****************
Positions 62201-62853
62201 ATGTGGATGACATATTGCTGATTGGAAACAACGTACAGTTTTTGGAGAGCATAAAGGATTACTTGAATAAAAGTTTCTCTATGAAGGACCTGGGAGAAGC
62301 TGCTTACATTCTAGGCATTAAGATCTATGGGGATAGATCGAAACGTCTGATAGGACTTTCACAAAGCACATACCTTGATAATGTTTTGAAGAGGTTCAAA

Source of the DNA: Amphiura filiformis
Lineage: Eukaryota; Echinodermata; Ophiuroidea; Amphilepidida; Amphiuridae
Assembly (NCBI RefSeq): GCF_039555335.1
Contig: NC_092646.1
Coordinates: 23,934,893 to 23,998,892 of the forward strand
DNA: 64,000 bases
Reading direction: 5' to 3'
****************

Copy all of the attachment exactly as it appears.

Positions 62201-62853
62201 ATGTGGATGACATATTGCTGATTGGAAACAACGTACAGTTTTTGGAGAGCATAAAGGATTACTTGAATAAAAGTTTCTCTATGAAGGACCTGGGAGAAGC
62301 TGCTTACATTCTAGGCATTAAGATCTATGGGGATAGATCGAAACGTCTGATAGGACTTTCACAAAGCACATACCTTGATAATGTTTTGAAGAGGTTCAAA

Source of the DNA: Amphiura filiformis
Lineage: Eukaryota; Echinodermata; Ophiuroidea; Amphilepidida; Amphiuridae
Assembly (NCBI RefSeq): GCF_039555335.1
Contig: NC_092646.1
Coordinates: 23,934,893 to 23,998,892 of the forward strand
DNA: 64,000 bases
Reading direction: 5' to 3'